Skip to content

Infertility & Reproduction Health Center

Mothers ... at Last

Font Size
A
A
A

continued...

Redbook Photo of Woman with Long Hair Holding Baby

Zoë's arrival isn't the only reason Jenny's got newborns on her mind. She and her husband, Sean, 38, want a brother or sister for Nora, who celebrated her first birthday over the summer at a picnic with more than 30 family members and friends, plus cakes made by Jenny. As she prepared to try again, she discussed her plans with an excited Carrie and Jody, happy to have friends who could talk with her in baby-making shorthand like "LP" (luteal phase) and "DPO" (days past ovulation). "After everything Jenny's gone through, I'm sure that the thought of trying to get pregnant again is difficult," says Jody. "I was worried through my whole pregnancy, and I'm sure she has a lot on her mind too. But she's really on top of everything."

Because Jenny has polycystic ovarian syndrome, a common cause of fertility problems, she has long had irregular menstrual cycles; she used the fertility drug Clomid to become pregnant with both Nora and Andrew. But she has reason to hope that the situation will be different this time — and she isn't as stressed about a third pregnancy as her friends might expect.

Jenny: After I had Nora, my cycles actually became more regular. I'm hoping that means we won't need as much intervention to have our next baby. I'm not really too anxious about getting pregnant. We've been through the wringer, and now we're going with the flow. The first time we tried to get pregnant, it was very emotional. Then, with Nora, we felt that emotion again, on top of our grief over losing Andrew. I know it will take us longer to conceive than most people, but it doesn't seem as stressful this time. When it happens, it'll happen. We're pretty boring right now in a lot of ways, and after all we've gone through, boring's not bad.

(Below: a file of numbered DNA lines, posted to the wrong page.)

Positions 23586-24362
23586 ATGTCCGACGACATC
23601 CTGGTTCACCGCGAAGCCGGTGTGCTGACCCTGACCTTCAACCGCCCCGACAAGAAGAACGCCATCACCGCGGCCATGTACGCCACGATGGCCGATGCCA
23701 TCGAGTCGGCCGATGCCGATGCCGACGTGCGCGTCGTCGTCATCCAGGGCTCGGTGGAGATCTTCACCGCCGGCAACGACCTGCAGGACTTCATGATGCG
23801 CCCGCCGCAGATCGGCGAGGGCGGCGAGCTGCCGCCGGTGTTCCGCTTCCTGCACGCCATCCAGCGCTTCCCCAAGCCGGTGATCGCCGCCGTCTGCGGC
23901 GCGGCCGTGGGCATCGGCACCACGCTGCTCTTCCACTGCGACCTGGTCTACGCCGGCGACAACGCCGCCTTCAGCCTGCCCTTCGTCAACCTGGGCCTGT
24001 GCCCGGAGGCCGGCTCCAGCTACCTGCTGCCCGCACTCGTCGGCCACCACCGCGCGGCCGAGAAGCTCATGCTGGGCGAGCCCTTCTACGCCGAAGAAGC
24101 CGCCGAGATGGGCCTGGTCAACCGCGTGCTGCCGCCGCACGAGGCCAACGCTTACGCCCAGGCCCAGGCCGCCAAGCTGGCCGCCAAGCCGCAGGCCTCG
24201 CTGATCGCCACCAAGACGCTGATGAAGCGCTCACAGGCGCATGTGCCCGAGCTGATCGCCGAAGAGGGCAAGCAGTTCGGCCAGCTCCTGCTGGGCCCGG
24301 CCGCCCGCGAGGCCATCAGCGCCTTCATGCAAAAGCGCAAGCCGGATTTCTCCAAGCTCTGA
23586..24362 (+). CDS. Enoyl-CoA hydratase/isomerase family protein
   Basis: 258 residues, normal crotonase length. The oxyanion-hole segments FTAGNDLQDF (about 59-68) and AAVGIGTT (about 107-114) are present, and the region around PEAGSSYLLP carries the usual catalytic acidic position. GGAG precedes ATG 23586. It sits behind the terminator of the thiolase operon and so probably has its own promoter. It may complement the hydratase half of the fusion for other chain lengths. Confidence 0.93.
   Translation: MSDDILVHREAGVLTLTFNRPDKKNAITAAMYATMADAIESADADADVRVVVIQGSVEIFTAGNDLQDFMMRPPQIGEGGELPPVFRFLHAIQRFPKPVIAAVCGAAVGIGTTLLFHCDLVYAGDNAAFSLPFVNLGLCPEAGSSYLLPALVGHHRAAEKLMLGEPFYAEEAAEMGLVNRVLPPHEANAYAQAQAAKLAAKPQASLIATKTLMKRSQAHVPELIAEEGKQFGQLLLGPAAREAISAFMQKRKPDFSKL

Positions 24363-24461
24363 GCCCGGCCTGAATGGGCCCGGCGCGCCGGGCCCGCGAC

Redbook Woman with Brown Hair Holding Baby

Carrie would agree with that. While giving birth to Payton in March, she experienced a painful injury called pubic symphysis separation. The ligaments holding her pubic bones together were damaged, leaving her dependent on a walker for the first two weeks after her baby was born. An active, athletic woman, Carrie found the struggle to regain her old mobility frustrating — especially at first, when she couldn't even pick up newborn Paty. But by late summer, Carrie began running 5K races. She and husband John, 33, take turns watching the baby so the other can run. "I've probably hit a point where I need to do something to take it to the next level of recovery," Carrie says, "but I haven't made it a priority."

Today on WebMD

Four pregnant women standing in a row
How much do you know about conception?
Couple with surrogate mother
Which one is right for you?
 
couple lying in grass holding hands
Why Dad's health matters.
couple viewing positive pregnancy test
6 ways to improve your chances.
 
Which Treatment Is Right For You
Slideshow
Conception Myths
Article
 
eddleman prepare your body pregnancy
Video
Conception
Slideshow
 
Charting Your Fertility Cycle
Article
Fertility Specialist
Article
 
Understanding Fertility Symptoms
Article
invitro fertilization
Article
 

WebMD Special Sections